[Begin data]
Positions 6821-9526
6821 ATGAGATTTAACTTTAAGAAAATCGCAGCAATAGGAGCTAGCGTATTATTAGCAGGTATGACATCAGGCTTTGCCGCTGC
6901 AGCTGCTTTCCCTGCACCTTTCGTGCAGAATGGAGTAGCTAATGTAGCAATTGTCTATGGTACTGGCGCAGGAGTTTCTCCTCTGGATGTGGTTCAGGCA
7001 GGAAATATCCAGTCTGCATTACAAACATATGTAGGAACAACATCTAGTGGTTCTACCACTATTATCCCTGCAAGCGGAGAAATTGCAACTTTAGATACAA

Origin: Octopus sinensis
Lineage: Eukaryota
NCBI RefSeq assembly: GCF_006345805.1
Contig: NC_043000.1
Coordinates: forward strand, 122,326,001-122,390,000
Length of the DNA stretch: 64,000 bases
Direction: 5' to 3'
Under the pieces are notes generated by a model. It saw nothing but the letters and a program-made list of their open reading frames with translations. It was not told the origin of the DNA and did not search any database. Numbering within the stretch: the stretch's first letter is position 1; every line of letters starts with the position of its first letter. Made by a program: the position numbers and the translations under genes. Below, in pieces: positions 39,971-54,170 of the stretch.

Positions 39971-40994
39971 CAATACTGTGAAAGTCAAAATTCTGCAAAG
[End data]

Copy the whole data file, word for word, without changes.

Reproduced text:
Positions 6821-9526
6821 ATGAGATTTAACTTTAAGAAAATCGCAGCAATAGGAGCTAGCGTATTATTAGCAGGTATGACATCAGGCTTTGCCGCTGC
6901 AGCTGCTTTCCCTGCACCTTTCGTGCAGAATGGAGTAGCTAATGTAGCAATTGTCTATGGTACTGGCGCAGGAGTTTCTCCTCTGGATGTGGTTCAGGCA
7001 GGAAATATCCAGTCTGCATTACAAACATATGTAGGAACAACATCTAGTGGTTCTACCACTATTATCCCTGCAAGCGGAGAAATTGCAACTTTAGATACAA

Origin: Octopus sinensis
Lineage: Eukaryota
NCBI RefSeq assembly: GCF_006345805.1
Contig: NC_043000.1
Coordinates: forward strand, 122,326,001-122,390,000
Length of the DNA stretch: 64,000 bases
Direction: 5' to 3'
Under the pieces are notes generated by a model. It saw nothing but the letters and a program-made list of their open reading frames with translations. It was not told the origin of the DNA and did not search any database. Numbering within the stretch: the stretch's first letter is position 1; every line of letters starts with the position of its first letter. Made by a program: the position numbers and the translations under genes. Below, in pieces: positions 39,971-54,170 of the stretch.

Positions 39971-40994
39971 CAATACTGTGAAAGTCAAAATTCTGCAAAG